Kim Kardashian‘s latest mission to gain some media attention was a ‘naked selfie’ posted on Instagram on 7 March and within a day it had over 1 million likes. One hell of a powerful (and nothing left to the imagination) selfie.
Sorry to further the Kardashian noise even more, but if you did manage to miss it or couldn’t be bothered to seek it out, it’s below.
Kim Kardashian has built a career out of vanity public relations. She has no traditional tangible skill, talent or trade, she is literally promoting interest in her. Her life, her looks, her family and her loves.
I wrote in a previous blog ‘People taking selfies can become powerful stakeholders if they gain adequate enough attention.’ However, I’d like to add to this theory and say that to sustain power, the person must continue to draw attention to themselves to keep themselves in the public eye or find other mechanisms to support attention being put in their direction.
Kim Kardashian has done exactly that, her fame now sustains itself through several other mediums, her social media accounts, broadcast, print and her family to name but a few.
She brought herself in to the public eye so much that she landed herself a reality TV show, she married one of world’s most famous rappers and perpetuates herself further with vanity PR, such as the naked selfie above. As Kim shows on a daily basis the humble selfie can be a very powerful tool in PR!
So this made me decide to re-post my blog about the selfie revolution and vanity public relations called ‘But first, let me take a selfie’ featured below.
Love them or hate them, you have to question what kind of culture they are fostering online? And is it restricted to gender? Tragically a man recently became a selfie recluse and tried to kill himself when he couldn’t obtain what he deemed to be the perfect picture. It’s an extreme example, but an example none the less. This sounds like it has taken the form of addiction but in the case of Eat Pray Love star, James Franco, he know’s exactly what he’s doing. An article in Marie Claire has researched that he is full aware that in the age of hyper-connectivity and online noise, attention is power. Cornelissen, author of Corporate Communciations: a guide to theory and practice, identifies a power, urgency and legitimacy model when it comes to stakeholder salience. People taking selfies can become powerful stakeholders if they gain adequate enough attention. Last night James Franco posted an almost nude and very odd selfie and removed it an hour later (Marie Claire have captured it though, take a look). What did it create? Attention, everyone’s currently talking about…James Franco. Everyone will be paying attention to his twitter account for a little while, so whatever he says is going to have an enhanced focus and a larger reach and therefore when you are trying to be heard amongst the crowd this can be a powerful tool. Large companies are starting to recognise that they could potentially be a profitable trend too. Samsung have identified that selfies are powerful and have decided to capitalise upon it releasing a selfie-specific camera. To be fair, the camera is actually very cool, with some super features, but it does lead to asking the question what or where next for the selfie?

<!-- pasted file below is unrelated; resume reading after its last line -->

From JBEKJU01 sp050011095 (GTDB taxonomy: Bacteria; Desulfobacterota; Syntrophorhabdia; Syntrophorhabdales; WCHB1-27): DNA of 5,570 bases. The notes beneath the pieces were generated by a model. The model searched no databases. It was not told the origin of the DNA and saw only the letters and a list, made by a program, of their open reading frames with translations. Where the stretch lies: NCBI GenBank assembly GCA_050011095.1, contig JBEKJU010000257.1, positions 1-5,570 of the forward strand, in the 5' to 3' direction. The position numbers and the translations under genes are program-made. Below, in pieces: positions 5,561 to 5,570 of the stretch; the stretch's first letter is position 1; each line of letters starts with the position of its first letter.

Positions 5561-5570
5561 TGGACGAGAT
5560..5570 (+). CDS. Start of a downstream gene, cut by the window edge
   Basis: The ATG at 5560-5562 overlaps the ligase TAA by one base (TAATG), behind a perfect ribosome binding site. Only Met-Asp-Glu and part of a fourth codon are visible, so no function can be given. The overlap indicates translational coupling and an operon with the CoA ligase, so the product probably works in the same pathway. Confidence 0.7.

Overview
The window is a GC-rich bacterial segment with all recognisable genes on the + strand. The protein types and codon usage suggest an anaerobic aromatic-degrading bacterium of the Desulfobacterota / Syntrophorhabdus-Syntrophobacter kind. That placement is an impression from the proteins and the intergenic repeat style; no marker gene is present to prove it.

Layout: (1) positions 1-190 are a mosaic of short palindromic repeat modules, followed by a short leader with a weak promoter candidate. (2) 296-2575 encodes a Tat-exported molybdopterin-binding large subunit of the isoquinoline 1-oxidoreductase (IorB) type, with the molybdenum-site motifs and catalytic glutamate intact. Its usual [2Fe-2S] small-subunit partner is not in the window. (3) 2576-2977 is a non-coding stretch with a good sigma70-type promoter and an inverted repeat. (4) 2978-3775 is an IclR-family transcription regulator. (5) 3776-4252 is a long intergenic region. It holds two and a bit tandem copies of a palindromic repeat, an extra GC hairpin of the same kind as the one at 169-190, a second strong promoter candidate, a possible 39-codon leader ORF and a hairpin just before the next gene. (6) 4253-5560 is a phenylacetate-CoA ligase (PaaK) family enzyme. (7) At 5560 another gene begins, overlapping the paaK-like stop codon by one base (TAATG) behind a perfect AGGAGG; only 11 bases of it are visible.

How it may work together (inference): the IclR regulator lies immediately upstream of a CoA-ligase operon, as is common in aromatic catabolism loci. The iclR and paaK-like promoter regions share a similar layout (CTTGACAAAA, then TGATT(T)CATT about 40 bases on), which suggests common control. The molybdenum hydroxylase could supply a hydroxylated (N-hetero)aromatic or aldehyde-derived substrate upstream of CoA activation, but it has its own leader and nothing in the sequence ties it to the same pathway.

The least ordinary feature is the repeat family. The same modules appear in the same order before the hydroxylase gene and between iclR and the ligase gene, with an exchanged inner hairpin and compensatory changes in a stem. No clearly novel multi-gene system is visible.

There is also the element of people who are fishing for compliments. Cancer Research UK not only identified this trend but also harnessed it as a PR campaign, which ultimately used vanity PR and converted it into direct donations, the charities main aim. It played upon women empowerment, image and personal identity. By women posting not only were they saying they were confident enough to show the world their face make up free, warts and all but they could also align themselves with being a better person, it just screamed ‘Look everyone, not only am I confident, but I’m generous!’ Through the nominations aspect, other women questioned their peers, willing them to participate, but are they really asking ‘Are you a confident and generous person too?’ No one wants to be seen as insecure or a scrooge! Ultimately it generated a lot of money for charity, which can only be a good thing, I’m just not sure I fully agree with the method, but no one can deny it was a clever PR campaign.
Having not grown up in the age of the selfie I can’t help but think of the impression it may have had on me. Teen Vogue take a psychological stance and address the issue of low self esteem recommending a shift in perspective if all you are looking for are comments. The advice they give is healthy, they don’t say selfies are bad but to make sure they are fun and avoid excessive use. I think it’s important that influencers like Teen Vogue do put out positive messages like this so there is some guidance for people growing up in an ever-image obsessed world. The ‘What I see’ project discusses both sides of the selfie but within a feminist context with a dose of philosophical musings and makes for a very interesting contribution to the debate.
Grace Dent who writes for The Independent also makes the argument that selfies are about self-branding, celebrity-alignment, social climbing and proof of happiness. The more I read the more negative it gets. Are there positive aspects to the selfie? Perhaps I don’t understand the selfie. Do we need to prove to other people that we are happy? What constitutes happiness? Do people want to see others pouting in front of the camera?
What do you think?
Share your comments below, or if you find any good articles or points of view please post them too!